Crushed by pandemic, conventions mount a cautious return
In pre-COVID times, business events —— from small academic conferences to giant trade shows like CES —— routinely attracted more than 1 billion participants each year. The pandemic brought those global gatherings to a sudden halt, emptying convention centers and shuttering hotels.
More than a year later, in-person meetings are on the rebound. In late August, 30,000 masked attendees gathered in Las Vegas for ASD Market Week, a retail trade show. In Chicago, the Black Women’s Expo recently held the largest event in its history, with 432 vendors and thousands of masked attendees.
“People are cautious, but they’re glad to be able to get out and network with other people,” said Dr. Barbara Hall, whose company, JBlendz Communications, was among the exhibitors at the expo.
Still, it could be several years —— if ever —— before conferences attract the crowds they did before the pandemic. Many countries and businesses are still restricting travel, pinching attendance at big events like the Canton Trade Fair in China, which required 26,000 vendors to pitch their wares virtually in April.
Health concerns also remain. The industry is keen to avoid another black eye like the Biogen leadership conference, a February 2020 event in Boston that was eventually linked to 300,000 COVID cases.
The New York Auto Show, which regularly attracts more than 1 million people, was canceled two weeks before its August start date because of concerns about the delta variant. A construction machinery trade show in Beijing, which normally attracts 150,000 visitors, has been delayed for two months until November.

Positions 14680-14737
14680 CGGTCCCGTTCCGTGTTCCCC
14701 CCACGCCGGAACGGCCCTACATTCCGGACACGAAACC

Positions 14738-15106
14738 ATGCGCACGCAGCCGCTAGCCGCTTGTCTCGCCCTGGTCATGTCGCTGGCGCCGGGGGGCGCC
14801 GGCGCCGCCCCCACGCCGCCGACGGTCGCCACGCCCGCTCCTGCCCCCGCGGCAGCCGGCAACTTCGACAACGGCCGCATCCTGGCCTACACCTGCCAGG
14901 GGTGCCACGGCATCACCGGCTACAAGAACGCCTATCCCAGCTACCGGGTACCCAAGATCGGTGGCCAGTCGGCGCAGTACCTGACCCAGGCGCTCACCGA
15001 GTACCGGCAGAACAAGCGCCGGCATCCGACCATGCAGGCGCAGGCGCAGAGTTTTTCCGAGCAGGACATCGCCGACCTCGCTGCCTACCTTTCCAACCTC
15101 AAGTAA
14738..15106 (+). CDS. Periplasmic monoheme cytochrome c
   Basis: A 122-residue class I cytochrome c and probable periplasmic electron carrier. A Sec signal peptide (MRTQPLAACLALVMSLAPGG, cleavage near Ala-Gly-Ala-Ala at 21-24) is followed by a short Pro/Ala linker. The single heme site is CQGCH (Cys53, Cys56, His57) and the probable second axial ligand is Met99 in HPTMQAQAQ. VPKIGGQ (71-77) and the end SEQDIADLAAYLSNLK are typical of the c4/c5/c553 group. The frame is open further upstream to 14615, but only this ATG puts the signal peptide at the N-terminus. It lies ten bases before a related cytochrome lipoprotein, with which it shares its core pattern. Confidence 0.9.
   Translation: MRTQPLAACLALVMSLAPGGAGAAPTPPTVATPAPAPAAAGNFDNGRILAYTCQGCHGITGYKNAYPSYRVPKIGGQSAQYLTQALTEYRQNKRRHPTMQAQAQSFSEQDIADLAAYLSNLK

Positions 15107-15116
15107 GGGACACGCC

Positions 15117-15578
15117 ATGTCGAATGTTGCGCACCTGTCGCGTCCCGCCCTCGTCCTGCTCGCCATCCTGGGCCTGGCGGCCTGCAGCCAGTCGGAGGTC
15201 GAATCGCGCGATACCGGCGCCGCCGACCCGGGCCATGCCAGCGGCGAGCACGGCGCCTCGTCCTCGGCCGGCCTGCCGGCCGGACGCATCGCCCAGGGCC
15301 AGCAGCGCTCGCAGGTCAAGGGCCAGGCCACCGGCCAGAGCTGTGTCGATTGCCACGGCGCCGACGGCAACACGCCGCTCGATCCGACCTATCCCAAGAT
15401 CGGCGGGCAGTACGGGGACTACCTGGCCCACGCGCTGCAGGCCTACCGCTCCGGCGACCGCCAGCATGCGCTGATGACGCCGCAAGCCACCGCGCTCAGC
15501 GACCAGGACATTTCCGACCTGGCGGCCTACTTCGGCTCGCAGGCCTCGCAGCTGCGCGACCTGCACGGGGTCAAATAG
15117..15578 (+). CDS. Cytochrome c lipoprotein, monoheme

Experts say one of the big lessons of 2020 is that much of what happens at conferences and trade shows can happen virtually, lessening the need for big in-person events.
Jaiprit Virdi, an assistant professor at the University of Delaware, said moving events online made them more accessible to the disabled and those who can’t afford to travel. Virdi, who is deaf, said she’s relieved that in-person conferences are requiring masks for safety. But masks create serious barriers for her, since she relies on lip-reading.
“We don’t need to go back to the way things were pre-COVID, but rather embrace the lessons from the past year-and-a-half to improve how we conduct these spaces for everyone,” Virdi said in an email.
Paddy Cosgrave, the CEO of the Web Summit, a tech conference aimed at startups, said last year’s virtual-only event was less expensive —— people paid just $100 to attend, versus $700 previously —— and drew in more participants from developing countries. But attendees also felt something was lacking.
“In-person meetings provide a quality of interaction that no amount of technology as of yet can replicate,” Cosgrave said.
This year, the Web Summit expects 40,000 attendees when it convenes in Lisbon, Portugal, in November. Vaccines or a negative COVID-19 test will be required to attend, but masks are optional.
The Render-Atlanta software engineering conference, scheduled for mid-September, is also requiring vaccination or a negative COVID-19 test to enter. To make attendees feel even safer, the conference cut a deal with a sponsor to provide daily testing for its 400 attendees. Masks ——— which can be personalized at a decorating station —— will be required. Attendees can also wear black-and-white bracelets showing their level of comfort with social interaction. Dots mean they’re okay with it, stripes mean “stay away.”
Justin Samuels, Render-Atlanta’ chief experience officer, said it’s worth the extra hoops to gather in person. Render-Atlanta is the only Black-owned software engineering conference, with an emphasis on culture that doesn’t translate to a Zoom screen, Samuels said.